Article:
ruy

Ruy is a library for defining a set of conditions and evaluating them against a context.

# discount_day.rb
gifter = Ruy::RuleSet.new

gifter.eq :friday, :day_of_week

gifter.outcome 8 do
  greater_than_or_equal 300, :amount
end

gifter.outcome 7 do
  greater_than_or_equal 100, :amount
end

gifter.outcome 3

gifter.fallback 0

RuleSets are evaluated against a context (the Hash being passed to #call) and return the first outcome that matches.

gifter.call(day_of_week: :friday, amount: 314)

# => 8
gifter.call(day_of_week: :friday, amount: 256)

# => 7

If no outcome matches, the default one is returned.

gifter.call(day_of_week: :friday, amount: 99)

# => 3

If conditions are not met, the fallback value is returned.

gifter.call(day_of_week: :monday, amount: 124)

# => 0

Key concepts

Ruy at its core is about evaluating a set of conditions against a context in order to return a result.

Conditions

A condition evaluates the state of the context.

Available conditions:

  • all All of the nested conditions must suffice
  • any At least one of its nested conditions must suffice
  • assert A context value must be truish
  • between Evaluates that a context value must belong to a specified range
  • cond At least one slice of two nested conditions must suffice
  • day_of_week Evaluates that a Date/DateTime/Time weekday is matched
  • eq Tests a context value for equality
  • except Evaluates that a context value is not equal to a specified value
  • greater_than Tests that context value is greater than something
  • greater_than_or_equal Tests that context value is greater than or equal to something
  • in A context value must belong to a specified list of values
  • in_cyclic_order TBD
  • include The context attribute must include a specified value
  • less_than_or_equal Tests that context value is less than or equal to something
  • less_than Tests that context value is less than something

Conditions can be nested. In such case, for the nesting condition to be met, the nested conditions must also be met.

between 0, 1_000, :amount do
  eq :friday, :day_of_week
end

is equivalent to:

all do
  between 0, 1_000, :amount
  eq :friday, :day_of_week
end

Rulsets

A ruleset is a set of conditions that must suffice and returns a value resulting from either an outcome or a fallback.

Contexts

A context is a Hash from which values are fetched in order to evaluate a ruleset.

Lazy values

Rulesets can define lazy values. The context must provide a proc which is evaluted only once the first time the value is needed. The result returned by the proc is memoized and used to evaluate subsequent conditions.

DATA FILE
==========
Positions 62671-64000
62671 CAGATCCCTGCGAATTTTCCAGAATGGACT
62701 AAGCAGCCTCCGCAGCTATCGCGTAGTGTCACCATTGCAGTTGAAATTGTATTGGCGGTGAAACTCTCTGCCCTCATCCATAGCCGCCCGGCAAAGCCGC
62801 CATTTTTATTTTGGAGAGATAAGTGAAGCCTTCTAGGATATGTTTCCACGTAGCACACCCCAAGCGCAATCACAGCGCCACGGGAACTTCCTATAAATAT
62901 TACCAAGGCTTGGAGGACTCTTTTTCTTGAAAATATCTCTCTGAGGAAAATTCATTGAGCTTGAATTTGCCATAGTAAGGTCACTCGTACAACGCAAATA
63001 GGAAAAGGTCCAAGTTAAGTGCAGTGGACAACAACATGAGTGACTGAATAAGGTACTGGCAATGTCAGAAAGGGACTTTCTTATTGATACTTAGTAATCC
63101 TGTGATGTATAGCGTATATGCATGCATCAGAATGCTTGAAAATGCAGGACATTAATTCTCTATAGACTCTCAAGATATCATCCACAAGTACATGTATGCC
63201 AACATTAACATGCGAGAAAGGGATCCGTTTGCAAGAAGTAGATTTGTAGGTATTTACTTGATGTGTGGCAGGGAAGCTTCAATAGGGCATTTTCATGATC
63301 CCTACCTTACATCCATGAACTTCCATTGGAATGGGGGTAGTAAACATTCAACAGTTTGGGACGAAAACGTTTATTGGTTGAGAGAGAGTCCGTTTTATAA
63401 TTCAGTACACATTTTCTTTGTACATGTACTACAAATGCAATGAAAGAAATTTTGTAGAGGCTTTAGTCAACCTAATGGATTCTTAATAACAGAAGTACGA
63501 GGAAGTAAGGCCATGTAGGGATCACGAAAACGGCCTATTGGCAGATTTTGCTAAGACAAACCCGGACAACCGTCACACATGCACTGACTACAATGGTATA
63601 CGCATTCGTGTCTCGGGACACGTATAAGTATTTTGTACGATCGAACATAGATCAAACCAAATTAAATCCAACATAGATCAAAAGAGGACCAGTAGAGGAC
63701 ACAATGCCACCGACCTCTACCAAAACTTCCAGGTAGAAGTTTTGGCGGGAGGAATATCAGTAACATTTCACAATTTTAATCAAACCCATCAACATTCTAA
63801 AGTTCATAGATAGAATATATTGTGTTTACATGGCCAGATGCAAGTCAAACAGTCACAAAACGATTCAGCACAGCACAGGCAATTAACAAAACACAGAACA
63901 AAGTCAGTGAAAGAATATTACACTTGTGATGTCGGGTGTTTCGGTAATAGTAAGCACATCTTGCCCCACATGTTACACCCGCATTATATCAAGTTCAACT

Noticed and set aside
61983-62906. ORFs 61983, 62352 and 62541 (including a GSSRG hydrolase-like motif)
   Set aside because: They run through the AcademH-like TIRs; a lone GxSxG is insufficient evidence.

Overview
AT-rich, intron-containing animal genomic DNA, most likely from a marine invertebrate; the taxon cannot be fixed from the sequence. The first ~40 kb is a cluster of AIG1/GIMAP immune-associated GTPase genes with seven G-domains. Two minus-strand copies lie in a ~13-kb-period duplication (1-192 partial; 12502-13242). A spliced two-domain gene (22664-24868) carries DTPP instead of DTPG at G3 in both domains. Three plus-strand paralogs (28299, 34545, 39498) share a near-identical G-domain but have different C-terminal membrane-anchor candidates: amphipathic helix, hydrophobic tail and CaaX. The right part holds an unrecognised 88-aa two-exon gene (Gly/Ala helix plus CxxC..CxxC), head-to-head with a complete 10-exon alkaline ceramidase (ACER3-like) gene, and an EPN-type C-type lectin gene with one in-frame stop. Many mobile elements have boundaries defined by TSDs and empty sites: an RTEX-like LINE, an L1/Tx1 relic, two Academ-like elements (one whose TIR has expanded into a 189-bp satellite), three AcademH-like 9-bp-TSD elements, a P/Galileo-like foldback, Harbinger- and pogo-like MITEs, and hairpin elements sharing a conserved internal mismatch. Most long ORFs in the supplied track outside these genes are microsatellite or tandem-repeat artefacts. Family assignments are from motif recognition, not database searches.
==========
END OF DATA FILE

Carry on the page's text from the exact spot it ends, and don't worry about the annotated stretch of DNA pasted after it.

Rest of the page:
# premium_discount_day.rb
gifter = Ruy::RuleSet.new

gifter.let :amounts_average # an expensive calculation

gifter.eq :friday, :week_of_day

gifter.greater_than_or_equal 10_000, :amounts_average

gifter.outcome true
gifter.call(day_of_week: :friday, amounts_average: -> { Stats::Amounts.compute_average })

Outcomes

An outcome is the result of a successful ruleset evaluation. An outcome can also have nested conditions, in such case, if the conditions meet, the outcome value is returned.

A RuleSet can have multiple outcomes, the first matching one is returned.

Time Zone awareness

When it comes to matching times in different time zones, Ruy is bundled with a built in tz block that will enable specific matchers to make time zone-aware comparisons.

ruleset = Ruy::RuleSet.new

ruleset.tz 'America/New_York' do
  eq '2015-01-01T00:00:00', :timestamp
end

ruleset.outcome 'Happy New Year, NYC!'

For example, if the timestamp provided in the context is a Ruby Time object in UTC (zero offset from UTC), eq as child of a tz block will take the time zone passed as argument to the block (America/New_York) to calculate the current offset and make the comparison.

String time patterns follow the Ruy's well-formed time pattern structure as follows:

YYYY-MM-DDTHH:MM:SS[z<IANA Time Zone Database identifier>]

Where the time zone identifier is optional, but if you specify it, will take precedence over the block's identifier. In case you don't specify it, Ruy will get the time zone from the tz block's argument. If neither the block nor the pettern specify it, UTC will be used.

Days of week matcher

Inside any tz block, there's a matcher to look for a specific day of the week in the time zone of the block.

ruleset = Ruy::RuleSet.new

ruleset.any do
  tz 'America/New_York' do
      day_of_week :saturday, :timestamp
  end

  tz 'America/New_York' do
      day_of_week 0, :timestamp # Sunday
  end
end

ruleset.outcome 'Have a nice weekend, NYC!'

This matcher supports both the Symbol and number syntax in the range (0..6) starting on Sunday.

The day of week matcher will try to parse timestamps using the ISO8601 format unless the context passes a Time object.

Nested blocks support

You cannot use matchers inside nested blocks in a tz block expecting them to work as if they were immediate children of tz.

A possible workaround for this is to use tz blocks inside the nested block in question:

ruleset = Ruy::RuleSet.new
any do
  tz 'America/New_York' { eq '2015-01-01T00:00:00', :timestamp }
  tz 'America/New_York' { eq '2015-01-01T02:00:00zUTC', :timestamp }
end

ruleset.outcome 'Happy New Year, NYC!'

Support for time zone awareness in nested blocks inside tz blocks is planned. This workaround could stop working in future versions; use it at your own risk.

Ruy depends on TZInfo to calculate offsets using IANA's Time Zone Database. Check their website for information about time zone identifiers.